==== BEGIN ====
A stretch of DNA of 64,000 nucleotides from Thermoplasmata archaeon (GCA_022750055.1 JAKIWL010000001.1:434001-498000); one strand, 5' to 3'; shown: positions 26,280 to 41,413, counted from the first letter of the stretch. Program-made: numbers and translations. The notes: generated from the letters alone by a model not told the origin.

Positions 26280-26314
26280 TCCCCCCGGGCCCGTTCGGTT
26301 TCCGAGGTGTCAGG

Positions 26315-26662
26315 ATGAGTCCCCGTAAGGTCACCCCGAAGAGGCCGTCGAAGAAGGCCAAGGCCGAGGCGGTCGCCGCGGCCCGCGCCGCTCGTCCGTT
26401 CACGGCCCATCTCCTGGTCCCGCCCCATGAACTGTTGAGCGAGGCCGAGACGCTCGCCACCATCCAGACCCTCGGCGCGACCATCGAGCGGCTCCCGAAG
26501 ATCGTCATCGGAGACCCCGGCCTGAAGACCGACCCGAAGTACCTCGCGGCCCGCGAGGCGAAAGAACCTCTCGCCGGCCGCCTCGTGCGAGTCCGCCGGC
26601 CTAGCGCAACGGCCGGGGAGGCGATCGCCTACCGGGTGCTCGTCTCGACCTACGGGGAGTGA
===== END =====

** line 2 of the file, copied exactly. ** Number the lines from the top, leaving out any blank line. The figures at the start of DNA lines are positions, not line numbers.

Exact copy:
Positions 26280-26314